The Chief Executive Officer, RBMPartnership to End Malaria, Abdourahmane Diallo, said: “Continued global investment and commitment towards a world free of malaria have been critical to sustaining the progress the malaria community has made to date – without these global efforts, malaria cases and deaths would be significantly higher.”
“Now, it is essential we step up global action and financing to close the annual $2 billion funding gap to reach those at risk with sustainable access to life-saving tools. We must also prioritize developing and scaling-up new, transformative tools to stay ahead of the evolving parasite, as highlighted in two landmark reports on malaria eradication published earlier this year. It is crucial that we act now to hold leaders accountable and work together to achieve vital reduction targets to save millions of more lives and end malaria for good,” he said.
A separate statement by Malaria Consortium echoed that two groups most at risk from malaria are pregnant women and children under five – and that more needs to be done to prioritize support for these groups. It also called for increased commitment to put an end to the disease.
According to the WHO report, there is currently only 31 percent of pregnant women in Africa who receive the WHO-recommended three doses of intermittent preventive treatment in pregnancy (IPTp), which protects them from malaria.
This means that more than two-thirds of pregnant women in Africa are not receiving the treatment they need to protect themselves and their unborn child.
Malaria Consortium’s Technical Director, James Tibenderana, said there is an urgent need to increase access to and use of IPTp for pregnant women in malaria-endemic countries if the world wants to come close to achieving the WHO’s malaria targets over the next decade.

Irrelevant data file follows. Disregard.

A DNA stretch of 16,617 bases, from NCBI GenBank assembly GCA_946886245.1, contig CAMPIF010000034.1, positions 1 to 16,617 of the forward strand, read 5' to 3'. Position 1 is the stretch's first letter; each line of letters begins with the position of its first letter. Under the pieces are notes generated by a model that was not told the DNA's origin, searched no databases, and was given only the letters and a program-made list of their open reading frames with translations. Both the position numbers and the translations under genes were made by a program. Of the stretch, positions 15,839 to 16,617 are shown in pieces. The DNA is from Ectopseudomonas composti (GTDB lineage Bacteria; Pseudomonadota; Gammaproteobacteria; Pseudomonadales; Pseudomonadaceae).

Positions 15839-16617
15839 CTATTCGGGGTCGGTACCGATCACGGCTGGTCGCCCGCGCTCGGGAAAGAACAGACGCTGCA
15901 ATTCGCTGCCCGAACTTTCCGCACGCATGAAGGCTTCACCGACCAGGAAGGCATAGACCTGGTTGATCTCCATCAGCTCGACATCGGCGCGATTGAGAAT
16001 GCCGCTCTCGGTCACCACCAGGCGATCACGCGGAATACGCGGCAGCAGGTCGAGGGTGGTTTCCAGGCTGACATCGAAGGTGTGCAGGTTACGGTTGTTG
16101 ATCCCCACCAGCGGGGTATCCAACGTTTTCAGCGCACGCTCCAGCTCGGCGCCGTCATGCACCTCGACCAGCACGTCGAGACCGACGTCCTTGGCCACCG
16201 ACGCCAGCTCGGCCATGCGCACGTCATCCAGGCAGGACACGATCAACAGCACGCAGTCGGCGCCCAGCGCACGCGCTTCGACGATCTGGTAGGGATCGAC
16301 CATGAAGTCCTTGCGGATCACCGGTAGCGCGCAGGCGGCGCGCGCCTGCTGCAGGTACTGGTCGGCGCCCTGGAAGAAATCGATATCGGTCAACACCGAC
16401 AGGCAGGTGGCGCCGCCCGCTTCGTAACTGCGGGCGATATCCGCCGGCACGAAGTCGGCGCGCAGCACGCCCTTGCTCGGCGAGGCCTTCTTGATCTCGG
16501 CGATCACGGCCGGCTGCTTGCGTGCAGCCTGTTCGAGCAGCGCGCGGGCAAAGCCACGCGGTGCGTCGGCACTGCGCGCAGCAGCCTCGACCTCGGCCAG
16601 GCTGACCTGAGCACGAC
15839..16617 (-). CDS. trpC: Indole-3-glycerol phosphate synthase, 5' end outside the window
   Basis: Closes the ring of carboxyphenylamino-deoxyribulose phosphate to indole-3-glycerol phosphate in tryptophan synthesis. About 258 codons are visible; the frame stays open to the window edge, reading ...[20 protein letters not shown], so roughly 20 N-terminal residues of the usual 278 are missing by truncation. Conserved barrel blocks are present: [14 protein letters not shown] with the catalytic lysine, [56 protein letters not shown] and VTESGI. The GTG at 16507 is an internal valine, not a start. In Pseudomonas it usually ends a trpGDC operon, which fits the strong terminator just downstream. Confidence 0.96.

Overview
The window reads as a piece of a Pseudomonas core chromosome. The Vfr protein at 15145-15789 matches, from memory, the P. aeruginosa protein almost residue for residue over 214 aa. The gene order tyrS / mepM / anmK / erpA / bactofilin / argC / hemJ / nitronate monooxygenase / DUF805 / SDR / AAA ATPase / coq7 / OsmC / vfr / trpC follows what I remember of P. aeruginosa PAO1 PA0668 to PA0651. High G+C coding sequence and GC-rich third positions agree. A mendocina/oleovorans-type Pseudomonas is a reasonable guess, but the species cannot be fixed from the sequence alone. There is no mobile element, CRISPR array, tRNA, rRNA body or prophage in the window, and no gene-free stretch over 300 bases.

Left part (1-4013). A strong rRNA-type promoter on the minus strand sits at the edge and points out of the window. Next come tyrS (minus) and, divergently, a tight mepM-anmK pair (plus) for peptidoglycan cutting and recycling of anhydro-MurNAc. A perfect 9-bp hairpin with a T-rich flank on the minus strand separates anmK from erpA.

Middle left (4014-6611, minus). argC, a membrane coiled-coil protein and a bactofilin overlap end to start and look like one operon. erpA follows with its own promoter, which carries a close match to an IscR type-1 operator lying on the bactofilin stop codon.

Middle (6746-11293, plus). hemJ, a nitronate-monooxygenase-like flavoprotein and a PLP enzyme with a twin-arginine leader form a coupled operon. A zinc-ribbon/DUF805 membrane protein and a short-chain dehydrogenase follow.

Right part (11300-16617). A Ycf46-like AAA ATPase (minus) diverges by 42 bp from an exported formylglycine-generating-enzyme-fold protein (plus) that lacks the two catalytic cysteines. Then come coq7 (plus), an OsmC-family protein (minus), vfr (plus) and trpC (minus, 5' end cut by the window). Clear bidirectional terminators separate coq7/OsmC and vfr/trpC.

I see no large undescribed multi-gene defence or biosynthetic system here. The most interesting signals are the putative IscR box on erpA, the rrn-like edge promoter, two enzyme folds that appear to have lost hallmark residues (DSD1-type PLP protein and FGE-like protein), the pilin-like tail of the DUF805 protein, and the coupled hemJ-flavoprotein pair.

“In every country where Malaria Consortium works (Nigeria inclusive), we strive to embed strategies to combat malaria in pregnancy into all national malaria control programs. It is crucial that this vulnerable group is not forgotten.
“We also urgently need to find a chemoprevention treatment that is safe for pregnant women to take in their first trimester. Currently, IPTp is only approved for use in the second and third trimesters, thus leaving pregnant women vulnerable and risks for the life of the unborn baby. Artemisinin-based combination therapy should also be provided to pregnant women who have been diagnosed with malaria in their first trimester,” he said
Globally, although malaria cases declined from 2010 to 2018, the rate of change slowed dramatically between 2014 to 2018.
The WHO report also identified several global malaria success stories, with more than half of all countries now malaria-free and another 49 countries registering less than 10,000 cases.
“Timor- Leste, Iran, and Malaysia recorded zero cases of malaria for the first time in 2018, an achievement China and El Salvador also attained for the second consecutive year”.
WHO said over the past two years, four countries have been certified as malaria-free, and more countries than ever are now within reach of elimination.
This progress puts the world on track for at least 10 countries to reach the 2020 elimination milestone of the global malaria strategy.